Sump Pumps Made Easy
By Jim Sulski
Summary: A Sump pump keeps your basement dry and prevents serious foundation damage. This basic guide explains the function and how to buy and maintain sump pumps.
Sump pumps have been used for many years to keep basement rec rooms and laundry areas dry.
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But sump pumps don't just protect carpeting, furniture, pool tables, paneling, appliances and furnaces from flooding damage. They can also prevent much more serious foundation problems.
When rainwater is absorbed into the ground, it seeps into a basement through cracks in the walls and floor and also along the seam where the walls and floor meet.
The water, of course, then gathers and collects on your basement floor.
Here's how a sump pump system can alleviate that: As rainwater is absorbed into the ground and makes it way to your basement, it is collected by drain tile pipe, a pipe with holes in it. The pipe is buried around the perimeter of your home.
The water runs along the pipe and into a three-foot deep tank on the basement floor called a sump pit. There, the water collects until it reaches a certain height. Then, the sump pump pumps the water out of the house through a discharge pipe.
Spring is a good time to maintain or replace the pump.
Before any steps are taken, be sure to disconnect the pump from its power source.
Then, make sure the inlet opening or pump screen on the pump is clear of debris. The screens are located facing downwards just an inch or two above the bottom of the pit. Checking the screen may require removing the pump.
Second, remove the pump once a year from the pit and give it a good cleaning. Disconnect the pump from power source and then from the piping. Then simply lift the pump out of the pit.
At the same time, give the sump pit a good cleaning. You may even find roots coming in to your sump pit through the drain tile pipe.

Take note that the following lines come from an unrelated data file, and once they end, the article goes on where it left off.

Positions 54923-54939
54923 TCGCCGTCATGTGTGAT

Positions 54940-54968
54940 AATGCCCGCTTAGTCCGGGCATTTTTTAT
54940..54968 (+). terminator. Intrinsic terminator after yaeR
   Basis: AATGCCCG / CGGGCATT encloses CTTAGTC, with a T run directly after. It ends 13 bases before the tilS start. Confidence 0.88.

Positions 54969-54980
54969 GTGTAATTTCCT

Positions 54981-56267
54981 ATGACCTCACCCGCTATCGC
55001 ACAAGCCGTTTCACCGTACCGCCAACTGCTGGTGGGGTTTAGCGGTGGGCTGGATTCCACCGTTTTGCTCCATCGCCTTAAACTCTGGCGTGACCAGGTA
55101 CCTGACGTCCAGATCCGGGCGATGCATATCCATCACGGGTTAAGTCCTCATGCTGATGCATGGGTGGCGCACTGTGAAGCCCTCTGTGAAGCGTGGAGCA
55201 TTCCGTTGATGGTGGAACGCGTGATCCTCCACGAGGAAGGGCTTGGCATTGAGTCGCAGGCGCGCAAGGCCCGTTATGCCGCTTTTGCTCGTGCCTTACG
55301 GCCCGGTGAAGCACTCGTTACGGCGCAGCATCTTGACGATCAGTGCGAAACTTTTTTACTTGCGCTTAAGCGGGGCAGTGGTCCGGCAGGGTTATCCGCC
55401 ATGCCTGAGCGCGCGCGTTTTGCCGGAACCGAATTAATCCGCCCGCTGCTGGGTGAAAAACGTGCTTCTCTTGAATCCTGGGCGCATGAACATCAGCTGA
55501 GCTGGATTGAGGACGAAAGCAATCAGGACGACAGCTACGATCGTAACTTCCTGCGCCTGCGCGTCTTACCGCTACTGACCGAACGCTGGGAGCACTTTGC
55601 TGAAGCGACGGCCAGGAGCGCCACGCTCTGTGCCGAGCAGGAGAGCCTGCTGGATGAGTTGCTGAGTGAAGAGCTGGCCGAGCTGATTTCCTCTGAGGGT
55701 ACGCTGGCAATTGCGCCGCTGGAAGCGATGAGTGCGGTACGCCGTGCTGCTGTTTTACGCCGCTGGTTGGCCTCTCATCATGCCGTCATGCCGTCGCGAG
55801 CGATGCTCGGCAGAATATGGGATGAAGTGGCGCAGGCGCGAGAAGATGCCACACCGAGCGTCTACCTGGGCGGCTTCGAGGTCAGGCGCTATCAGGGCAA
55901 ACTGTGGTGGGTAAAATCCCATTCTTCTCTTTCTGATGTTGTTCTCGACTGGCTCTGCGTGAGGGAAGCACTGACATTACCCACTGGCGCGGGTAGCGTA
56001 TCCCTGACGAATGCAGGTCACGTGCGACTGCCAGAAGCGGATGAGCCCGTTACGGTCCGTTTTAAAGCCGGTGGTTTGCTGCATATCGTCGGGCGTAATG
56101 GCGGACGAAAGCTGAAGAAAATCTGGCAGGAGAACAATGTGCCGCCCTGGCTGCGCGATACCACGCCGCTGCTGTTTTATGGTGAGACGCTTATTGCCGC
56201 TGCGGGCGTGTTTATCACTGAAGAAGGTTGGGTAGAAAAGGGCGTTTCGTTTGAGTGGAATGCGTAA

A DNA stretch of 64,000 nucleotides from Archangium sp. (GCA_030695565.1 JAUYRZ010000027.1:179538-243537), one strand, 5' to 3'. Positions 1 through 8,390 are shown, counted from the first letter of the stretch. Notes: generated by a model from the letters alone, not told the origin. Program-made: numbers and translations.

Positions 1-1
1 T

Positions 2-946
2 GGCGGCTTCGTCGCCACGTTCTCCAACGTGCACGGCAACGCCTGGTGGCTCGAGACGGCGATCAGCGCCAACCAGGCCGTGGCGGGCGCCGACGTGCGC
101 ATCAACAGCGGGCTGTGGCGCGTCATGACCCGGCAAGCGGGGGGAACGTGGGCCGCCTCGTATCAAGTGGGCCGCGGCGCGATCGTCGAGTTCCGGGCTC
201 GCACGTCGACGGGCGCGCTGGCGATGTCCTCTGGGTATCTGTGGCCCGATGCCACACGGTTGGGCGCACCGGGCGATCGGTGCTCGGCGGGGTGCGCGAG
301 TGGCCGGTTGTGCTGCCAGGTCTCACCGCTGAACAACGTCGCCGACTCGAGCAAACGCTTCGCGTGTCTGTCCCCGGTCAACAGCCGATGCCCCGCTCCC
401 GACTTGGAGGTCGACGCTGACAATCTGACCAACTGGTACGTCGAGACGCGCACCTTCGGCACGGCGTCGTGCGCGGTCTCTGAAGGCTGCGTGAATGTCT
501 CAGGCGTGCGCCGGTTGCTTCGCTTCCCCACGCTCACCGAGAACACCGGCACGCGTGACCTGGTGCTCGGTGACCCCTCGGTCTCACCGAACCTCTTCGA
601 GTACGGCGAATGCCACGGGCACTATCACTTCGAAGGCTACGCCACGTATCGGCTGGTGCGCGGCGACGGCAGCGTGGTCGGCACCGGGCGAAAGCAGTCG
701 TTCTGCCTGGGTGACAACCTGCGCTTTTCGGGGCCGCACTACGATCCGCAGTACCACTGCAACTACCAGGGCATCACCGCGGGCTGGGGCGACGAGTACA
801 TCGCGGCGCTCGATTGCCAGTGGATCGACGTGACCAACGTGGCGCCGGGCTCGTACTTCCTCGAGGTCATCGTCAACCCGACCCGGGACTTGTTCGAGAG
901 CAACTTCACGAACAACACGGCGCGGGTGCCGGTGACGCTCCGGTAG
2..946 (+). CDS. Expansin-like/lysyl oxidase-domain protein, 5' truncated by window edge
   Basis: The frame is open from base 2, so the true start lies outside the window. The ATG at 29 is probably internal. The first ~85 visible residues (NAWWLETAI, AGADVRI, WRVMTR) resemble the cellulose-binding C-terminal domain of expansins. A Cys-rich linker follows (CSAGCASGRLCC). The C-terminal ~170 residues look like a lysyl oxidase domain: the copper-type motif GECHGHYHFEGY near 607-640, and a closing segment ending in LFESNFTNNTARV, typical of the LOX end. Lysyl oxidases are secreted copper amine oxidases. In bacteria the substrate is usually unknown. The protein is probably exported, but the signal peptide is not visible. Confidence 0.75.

And if it happens to be a particular dry year and your sump pump has not been running much, give it a workout. Use a large bucket to fill the sump pit with water and let the sump pump operate.
By the way, having a little standing water in the crock does not have an adverse affect.
Having about six inches of water in the sump pit is a way to keep the pump lubricated.
If your basement still suffers from some flooding problems despite the sump pump, it may be time to replace the pump, said the experts. Depending on the options you choose, a new sump pump can range in cost from $90 to $500.
In addition to purchasing a new sump pump, another good investment is a battery-operated backups sump pump.
During heavy rains, there is more of a risk of a power failure than there is of the sump pump failing mechanically.
Basically, the backups pumps are run by a 12-volt car battery and are mounted above the normal sump pump. If the power goes out and water is rising, they kick in. Backup sump pumps can start at about $300.
© by Jim Sulski. All rights reserved. May 25, 2005, 2005.
NOTE: This column is distributed by Real Estate Matters Syndicate,
PO Box 366, Glencoe, Illinois, 60022. This column may not be resold, reprinted,
resyndicated or redistributed without written permission from the publisher.
© 2005 by Ilyce R. Glink. Distributed by Real Estate Matters Syndicate.